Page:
animal cells. It is made primarily by the
liver and the muscles.
• Lipids are fat-soluble, naturally occurring
molecules; unlike carbohydrates lipids are
insoluble in water. The main biological functions
of lipids include energy storage, acting as
structural components of cell membranes, and
participating as important signaling molecules.
Lipids can be divided into four subclasses
namely: fatty acids, triglycerides, phospholipids,
and steroids.
• Proteins are large organic compounds
made up of amino acids (amino acids are
organic molecules that are made of
carbon, nitrogen and hydrogen atoms).
These amino acids are arranged in a linear
chain and joined together by peptide
bonds between the carboxyl and amino
groups of adjacent amino acid residues.
Example illustrating the formation
of a peptide bond
• Peptide bonds are formed between the
amino and carboxyl group. These bonds
can be broken by hydrolysis to yield
individual amino acids. The figure on the
previous slide illustrates the hydrolysis of a
Proteins are characterized of three types of
structures namely: primary, secondary, tertiary
and quaternary structure.
Primary Protein Structure
The primary structure of a protein refers to
the number and sequence of amino acids in the
protein. The primary structure of a protein is
very important in the identification of a protein.
Diagram showing the primary
structure of a protein
• Secondary Protein Structure
The secondary protein structure is the
specific geometric shape caused by
intramolecular and intermolecular
hydrogen bonding of amide groups. The
most common secondary structures of
proteins are the alpha helices and beta
Diagram showing the secondary
structure of a protein
• Tertiary Protein Structure
The third type of structure found in
proteins is called tertiary protein structure.
The tertiary structure is the final specific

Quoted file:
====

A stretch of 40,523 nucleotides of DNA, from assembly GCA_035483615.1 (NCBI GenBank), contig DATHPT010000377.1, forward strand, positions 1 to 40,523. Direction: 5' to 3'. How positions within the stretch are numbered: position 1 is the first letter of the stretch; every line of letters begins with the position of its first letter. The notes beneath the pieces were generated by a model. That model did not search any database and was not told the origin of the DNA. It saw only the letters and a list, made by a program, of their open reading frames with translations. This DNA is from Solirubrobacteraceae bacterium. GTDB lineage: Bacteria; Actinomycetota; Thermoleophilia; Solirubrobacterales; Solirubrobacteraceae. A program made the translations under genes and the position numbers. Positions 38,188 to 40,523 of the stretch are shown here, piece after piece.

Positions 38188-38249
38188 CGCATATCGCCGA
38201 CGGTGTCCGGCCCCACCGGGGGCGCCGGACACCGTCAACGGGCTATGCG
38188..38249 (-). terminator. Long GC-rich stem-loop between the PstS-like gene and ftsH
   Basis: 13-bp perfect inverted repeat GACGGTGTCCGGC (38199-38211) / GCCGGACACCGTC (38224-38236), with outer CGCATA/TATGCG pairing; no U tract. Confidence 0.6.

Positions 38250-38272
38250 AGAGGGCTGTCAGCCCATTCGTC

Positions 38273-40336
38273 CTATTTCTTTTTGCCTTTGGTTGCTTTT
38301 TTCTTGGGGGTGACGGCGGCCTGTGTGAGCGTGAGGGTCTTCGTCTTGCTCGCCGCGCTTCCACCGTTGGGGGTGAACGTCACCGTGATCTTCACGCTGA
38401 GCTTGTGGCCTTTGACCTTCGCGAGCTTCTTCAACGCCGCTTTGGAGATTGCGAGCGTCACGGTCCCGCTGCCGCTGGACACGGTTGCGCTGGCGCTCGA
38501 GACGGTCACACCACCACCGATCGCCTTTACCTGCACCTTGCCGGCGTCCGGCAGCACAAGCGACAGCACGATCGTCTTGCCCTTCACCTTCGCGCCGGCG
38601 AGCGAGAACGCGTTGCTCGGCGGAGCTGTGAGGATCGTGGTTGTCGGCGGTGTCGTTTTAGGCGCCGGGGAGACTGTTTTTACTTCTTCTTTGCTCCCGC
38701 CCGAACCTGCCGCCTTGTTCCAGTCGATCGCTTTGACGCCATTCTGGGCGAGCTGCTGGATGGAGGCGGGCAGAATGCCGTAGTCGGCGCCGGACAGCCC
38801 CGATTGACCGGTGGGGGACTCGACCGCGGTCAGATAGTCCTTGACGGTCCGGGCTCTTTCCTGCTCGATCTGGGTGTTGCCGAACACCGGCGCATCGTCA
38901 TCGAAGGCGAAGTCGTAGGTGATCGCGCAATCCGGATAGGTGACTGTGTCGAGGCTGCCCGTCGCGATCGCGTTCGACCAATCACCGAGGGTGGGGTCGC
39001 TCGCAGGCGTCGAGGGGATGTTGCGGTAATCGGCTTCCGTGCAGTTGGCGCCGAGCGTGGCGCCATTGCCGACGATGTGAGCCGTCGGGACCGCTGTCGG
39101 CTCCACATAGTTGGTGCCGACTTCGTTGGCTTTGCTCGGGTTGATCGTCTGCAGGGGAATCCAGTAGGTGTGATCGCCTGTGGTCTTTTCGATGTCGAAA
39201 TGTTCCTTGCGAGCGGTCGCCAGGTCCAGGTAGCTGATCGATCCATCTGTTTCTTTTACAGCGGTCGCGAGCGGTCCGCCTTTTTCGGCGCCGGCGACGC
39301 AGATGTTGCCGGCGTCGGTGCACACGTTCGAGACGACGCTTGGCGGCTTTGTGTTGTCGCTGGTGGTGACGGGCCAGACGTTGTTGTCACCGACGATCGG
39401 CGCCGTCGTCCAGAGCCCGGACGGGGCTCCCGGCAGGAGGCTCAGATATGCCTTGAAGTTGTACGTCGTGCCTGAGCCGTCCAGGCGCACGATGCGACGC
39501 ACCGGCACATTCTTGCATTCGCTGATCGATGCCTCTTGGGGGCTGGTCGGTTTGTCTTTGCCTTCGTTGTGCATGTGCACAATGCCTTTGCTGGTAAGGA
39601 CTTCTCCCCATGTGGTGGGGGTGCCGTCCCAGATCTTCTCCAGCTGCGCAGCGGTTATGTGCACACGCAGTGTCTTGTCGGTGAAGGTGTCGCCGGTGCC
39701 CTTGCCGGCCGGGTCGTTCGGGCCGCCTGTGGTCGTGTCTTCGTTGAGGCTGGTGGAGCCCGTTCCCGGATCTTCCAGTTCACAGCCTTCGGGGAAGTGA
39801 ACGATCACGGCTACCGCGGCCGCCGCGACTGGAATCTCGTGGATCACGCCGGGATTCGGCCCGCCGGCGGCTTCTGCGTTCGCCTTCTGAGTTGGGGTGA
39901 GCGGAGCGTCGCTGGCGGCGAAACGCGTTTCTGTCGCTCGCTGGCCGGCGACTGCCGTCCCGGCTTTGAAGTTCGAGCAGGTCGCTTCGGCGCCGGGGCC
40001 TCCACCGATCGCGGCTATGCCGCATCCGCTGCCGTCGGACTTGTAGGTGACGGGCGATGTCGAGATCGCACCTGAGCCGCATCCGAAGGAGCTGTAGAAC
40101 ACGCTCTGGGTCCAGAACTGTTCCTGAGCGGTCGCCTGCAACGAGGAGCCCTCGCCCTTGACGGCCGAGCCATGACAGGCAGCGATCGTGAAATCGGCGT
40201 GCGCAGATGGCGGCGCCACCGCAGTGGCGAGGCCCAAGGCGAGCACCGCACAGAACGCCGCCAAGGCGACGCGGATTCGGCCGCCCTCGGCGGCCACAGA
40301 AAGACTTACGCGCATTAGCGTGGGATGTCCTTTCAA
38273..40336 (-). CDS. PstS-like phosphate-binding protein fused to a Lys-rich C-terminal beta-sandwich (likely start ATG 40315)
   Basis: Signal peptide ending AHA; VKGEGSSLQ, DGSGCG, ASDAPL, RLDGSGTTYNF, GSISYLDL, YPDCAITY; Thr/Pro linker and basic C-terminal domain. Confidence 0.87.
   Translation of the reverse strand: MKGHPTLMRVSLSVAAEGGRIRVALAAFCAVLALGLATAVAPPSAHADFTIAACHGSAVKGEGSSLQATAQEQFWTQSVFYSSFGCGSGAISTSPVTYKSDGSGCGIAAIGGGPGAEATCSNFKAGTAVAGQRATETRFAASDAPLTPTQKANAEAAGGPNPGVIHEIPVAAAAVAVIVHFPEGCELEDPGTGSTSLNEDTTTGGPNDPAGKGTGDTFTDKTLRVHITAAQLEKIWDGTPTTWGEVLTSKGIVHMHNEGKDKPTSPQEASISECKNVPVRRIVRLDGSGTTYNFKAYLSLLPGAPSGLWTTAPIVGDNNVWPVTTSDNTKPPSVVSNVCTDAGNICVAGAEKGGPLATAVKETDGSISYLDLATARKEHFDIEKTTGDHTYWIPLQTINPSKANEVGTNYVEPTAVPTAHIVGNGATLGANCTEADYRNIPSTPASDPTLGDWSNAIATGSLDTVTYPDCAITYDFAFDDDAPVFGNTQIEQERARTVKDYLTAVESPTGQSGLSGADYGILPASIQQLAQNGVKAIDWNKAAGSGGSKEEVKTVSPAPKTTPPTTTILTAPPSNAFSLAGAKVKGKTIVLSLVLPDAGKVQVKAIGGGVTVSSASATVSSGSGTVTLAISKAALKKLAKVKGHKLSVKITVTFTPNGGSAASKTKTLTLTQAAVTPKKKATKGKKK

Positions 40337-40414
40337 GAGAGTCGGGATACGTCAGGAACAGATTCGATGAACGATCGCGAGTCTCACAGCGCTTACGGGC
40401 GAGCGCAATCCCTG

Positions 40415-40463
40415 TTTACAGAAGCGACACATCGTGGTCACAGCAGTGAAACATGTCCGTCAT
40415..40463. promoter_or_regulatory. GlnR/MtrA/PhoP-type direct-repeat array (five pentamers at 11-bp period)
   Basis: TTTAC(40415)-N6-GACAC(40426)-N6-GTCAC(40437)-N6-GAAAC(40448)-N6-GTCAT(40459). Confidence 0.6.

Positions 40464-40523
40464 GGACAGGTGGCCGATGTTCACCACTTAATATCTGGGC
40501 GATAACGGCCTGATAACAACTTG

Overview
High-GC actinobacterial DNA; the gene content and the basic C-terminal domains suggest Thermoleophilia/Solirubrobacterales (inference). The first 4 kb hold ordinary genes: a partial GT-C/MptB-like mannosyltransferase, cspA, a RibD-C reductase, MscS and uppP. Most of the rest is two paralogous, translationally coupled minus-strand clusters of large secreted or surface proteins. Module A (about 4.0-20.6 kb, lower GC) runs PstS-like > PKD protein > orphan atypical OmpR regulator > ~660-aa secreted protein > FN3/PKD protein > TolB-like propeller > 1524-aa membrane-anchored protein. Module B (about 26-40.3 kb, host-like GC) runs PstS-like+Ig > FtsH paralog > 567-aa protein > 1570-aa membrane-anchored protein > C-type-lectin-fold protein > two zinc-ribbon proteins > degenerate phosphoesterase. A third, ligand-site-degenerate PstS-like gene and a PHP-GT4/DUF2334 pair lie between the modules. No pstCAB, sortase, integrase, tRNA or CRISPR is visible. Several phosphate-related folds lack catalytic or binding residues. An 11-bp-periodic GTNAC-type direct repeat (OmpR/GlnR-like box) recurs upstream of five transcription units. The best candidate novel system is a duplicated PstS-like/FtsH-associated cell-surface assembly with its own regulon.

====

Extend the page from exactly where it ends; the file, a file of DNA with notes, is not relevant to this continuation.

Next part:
geometric shape that a protein assumes.
This final shape is determined by a variety
of bonding interactions between the "side
chains" on the amino acids.
These bonding interactions may be
stronger than the hydrogen bonds between
amide groups holding the helical structure.
As a result, bonding interactions between
"side chains" may cause a number of folds,
bends, and loops in the protein chain.
Different fragments of the same chain may
become bonded together.
• The figure on the next slide, shows the
difference between primary, secondary and
tertiary protein structures:
Different protein structures
Quaternary Protein Structure
• The quaternary protein structure involves
the clustering of several individual peptide
or protein chains into a final specific
shape. A variety of bonding interactions
including hydrogen bonding, salt bridges,
and disulfide bonds hold the various
chains into a particular geometry.
Figure showing quaternary protein
Nucleic Acids
• These organic molecules are responsible
for the storage, expression, and
transmission of genetic information. It is
the expression of genetic information that
determines whether a cell is a muscle cell
or a nerve cell. There are basically two
classes of nucleic acids, deoxyribonucleic
acid (DNA) and ribonucleic acid (RNA).